Further improvement of the national testing process and international harmonization of regulatory requirements

The national examination process in Japan is gradually improving as a result of many years of discussions between industry, academia, and government. We reviewed the establishment of each article of each drug in the Biologics Standards, examined the simplification of the description while ensuring consistency of the test method between the formulations, and in 2023, it was deleted from each article of the drug in the abnormal toxicity denial test, and studies are being conducted to ensure the consistency of the description method of the test method in the pharmaceutical clause, and each company is responding to changes. In the future, we are continuing to consider test methods from animal tests to in vitro tests while holding discussions between industry, academia and government. In addition, as a state of national certification, a policy was also indicated that only SLP can be used for examination of formulations that meet certain criteria, and several items that were accepted for examination only by SLP were selected according to the standards. On the other hand, many vaccines are required to be tested by national certification, and it is still difficult to say that the double burden has been resolved. Imported products are exported after undergoing overseas national certification, but even after importation, the Japan national certification system often requires them to conduct tests again in Japan in accordance with Japan-specific biologics standards. The submission of test samples for national examinations involves the National Institute of Infectious Diseases(NIID), the MHLW, and prefectural officials, and the coordination work is a burden on companies. In particular, even when testing only in writing using SLP, one vaccine sample must be taken in the presence of prefectural officials. This is said to be a response stipulated in the Pharmaceuticals and Medical Devices Law, but it is an inefficient system and needs to be reviewed. For example, if overseas factories can randomly take vaccines in advance and send them directly to the NIID, the lead time for supplying imported vaccines will be somewhat shortened. Discussions continue on the efficiency of direct provision of sample samples and the ideal state test for SLP only. On the other hand, the integration of the NIID and the National Center for Global Health and Medicine has been decided, and there is a need for institutions that conduct national examinations and new operational changes, and it is necessary to discuss these matters as well. In addition, if pre-approval inspections are really a requirement for approval, or if only technology is to be transferred to prepare for national examinations, it is necessary to abolish pre-approval inspections and discuss how to build a new framework. EFPIA Japan will continue to request that products that have passed national examinations in Europe and the United States at least be screened only by SLP, and that the national examinations be streamlined by sample submission. We are also proposing a review of the standards for biological raw materials, which are being discussed by the AMED research group and others. It is also necessary to consider the fact that vaccines that have been widely used for a long time in Europe and other countries are extremely difficult to introduce in Japan because the information on biological raw materials contained in Star Cell Bank/Master seed does not meet the standards for biological raw materials.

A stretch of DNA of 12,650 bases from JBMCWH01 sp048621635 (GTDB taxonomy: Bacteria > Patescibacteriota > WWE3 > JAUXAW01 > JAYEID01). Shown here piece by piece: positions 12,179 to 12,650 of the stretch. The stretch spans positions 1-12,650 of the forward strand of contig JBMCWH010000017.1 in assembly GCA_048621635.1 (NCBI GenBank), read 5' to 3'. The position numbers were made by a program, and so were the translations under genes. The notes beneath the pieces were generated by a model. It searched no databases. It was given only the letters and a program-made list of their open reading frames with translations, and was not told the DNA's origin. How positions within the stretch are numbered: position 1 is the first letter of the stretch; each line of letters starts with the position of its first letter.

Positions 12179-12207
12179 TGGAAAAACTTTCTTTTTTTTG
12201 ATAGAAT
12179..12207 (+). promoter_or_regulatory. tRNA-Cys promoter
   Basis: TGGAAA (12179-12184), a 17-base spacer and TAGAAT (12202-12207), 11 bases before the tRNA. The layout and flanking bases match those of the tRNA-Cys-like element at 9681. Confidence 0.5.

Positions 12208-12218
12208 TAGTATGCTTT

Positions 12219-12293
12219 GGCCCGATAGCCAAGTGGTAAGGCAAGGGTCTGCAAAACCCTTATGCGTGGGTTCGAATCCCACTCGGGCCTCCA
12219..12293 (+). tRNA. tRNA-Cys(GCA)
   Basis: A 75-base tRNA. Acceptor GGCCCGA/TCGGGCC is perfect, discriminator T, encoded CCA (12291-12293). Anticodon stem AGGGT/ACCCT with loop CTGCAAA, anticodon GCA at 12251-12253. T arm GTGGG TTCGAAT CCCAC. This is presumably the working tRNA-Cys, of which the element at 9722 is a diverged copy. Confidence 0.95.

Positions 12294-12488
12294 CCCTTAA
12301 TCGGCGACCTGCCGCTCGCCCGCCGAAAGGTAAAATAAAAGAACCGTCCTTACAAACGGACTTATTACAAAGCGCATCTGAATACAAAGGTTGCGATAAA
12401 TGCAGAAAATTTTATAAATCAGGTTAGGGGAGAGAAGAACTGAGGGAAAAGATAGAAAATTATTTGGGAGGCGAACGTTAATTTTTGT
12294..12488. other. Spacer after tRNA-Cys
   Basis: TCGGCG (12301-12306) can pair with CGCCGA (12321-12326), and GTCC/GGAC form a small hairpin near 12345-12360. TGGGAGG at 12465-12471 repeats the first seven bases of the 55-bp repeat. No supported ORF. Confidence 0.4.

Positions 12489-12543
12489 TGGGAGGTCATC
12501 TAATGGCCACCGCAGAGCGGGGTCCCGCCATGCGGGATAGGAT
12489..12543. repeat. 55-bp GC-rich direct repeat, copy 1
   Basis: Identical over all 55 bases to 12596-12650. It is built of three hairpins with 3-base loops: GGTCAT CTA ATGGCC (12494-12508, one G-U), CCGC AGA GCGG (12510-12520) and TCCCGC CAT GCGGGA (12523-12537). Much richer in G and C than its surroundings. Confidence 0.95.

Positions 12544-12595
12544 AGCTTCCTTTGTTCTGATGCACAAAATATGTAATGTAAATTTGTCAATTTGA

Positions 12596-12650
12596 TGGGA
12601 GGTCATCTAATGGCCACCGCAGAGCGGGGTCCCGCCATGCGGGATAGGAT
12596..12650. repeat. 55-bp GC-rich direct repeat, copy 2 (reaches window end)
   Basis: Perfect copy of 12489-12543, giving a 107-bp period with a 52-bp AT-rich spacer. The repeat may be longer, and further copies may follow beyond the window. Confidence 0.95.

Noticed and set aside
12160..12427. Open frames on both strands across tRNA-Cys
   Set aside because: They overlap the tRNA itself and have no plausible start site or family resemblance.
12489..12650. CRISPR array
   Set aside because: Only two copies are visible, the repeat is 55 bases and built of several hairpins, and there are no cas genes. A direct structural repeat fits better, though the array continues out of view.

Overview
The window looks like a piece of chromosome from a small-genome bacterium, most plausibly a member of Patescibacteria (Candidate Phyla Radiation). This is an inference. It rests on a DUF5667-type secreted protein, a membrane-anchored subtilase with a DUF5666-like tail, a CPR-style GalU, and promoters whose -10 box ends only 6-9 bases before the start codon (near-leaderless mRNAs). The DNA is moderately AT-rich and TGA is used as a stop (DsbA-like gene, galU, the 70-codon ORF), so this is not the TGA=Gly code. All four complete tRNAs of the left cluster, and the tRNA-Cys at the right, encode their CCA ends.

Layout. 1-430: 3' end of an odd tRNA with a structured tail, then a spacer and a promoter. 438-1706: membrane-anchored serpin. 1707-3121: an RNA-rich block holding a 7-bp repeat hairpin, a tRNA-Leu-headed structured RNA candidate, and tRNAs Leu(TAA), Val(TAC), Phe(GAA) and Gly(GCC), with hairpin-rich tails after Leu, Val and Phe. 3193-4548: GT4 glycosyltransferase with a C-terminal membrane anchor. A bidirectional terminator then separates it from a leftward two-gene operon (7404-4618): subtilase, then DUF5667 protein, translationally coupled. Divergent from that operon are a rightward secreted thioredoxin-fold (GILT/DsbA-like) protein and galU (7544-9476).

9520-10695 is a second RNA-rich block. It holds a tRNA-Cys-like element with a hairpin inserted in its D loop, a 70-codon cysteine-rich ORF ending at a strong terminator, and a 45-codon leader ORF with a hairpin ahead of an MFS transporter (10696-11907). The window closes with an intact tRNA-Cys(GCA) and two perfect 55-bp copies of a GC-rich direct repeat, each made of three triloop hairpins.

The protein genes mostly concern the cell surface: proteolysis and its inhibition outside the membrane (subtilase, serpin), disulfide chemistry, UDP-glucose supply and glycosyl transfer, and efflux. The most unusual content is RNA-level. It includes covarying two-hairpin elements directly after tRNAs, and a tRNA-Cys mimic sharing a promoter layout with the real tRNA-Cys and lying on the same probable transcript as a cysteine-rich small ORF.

• Strengthen cooperation with the Pharmaceuticals and Medical Devices Agency, the MHLW, and the prefectural and NIID, which are the testing organizations, or improve the efficiency of pharmaceutical review and assay functions
  • Review of sample sampling methods so that overseas manufacturing facilities can also take test samples
  • Reduction of the number of certified lots by utilizing SLP and expansion of SLP-only items, including newly approved products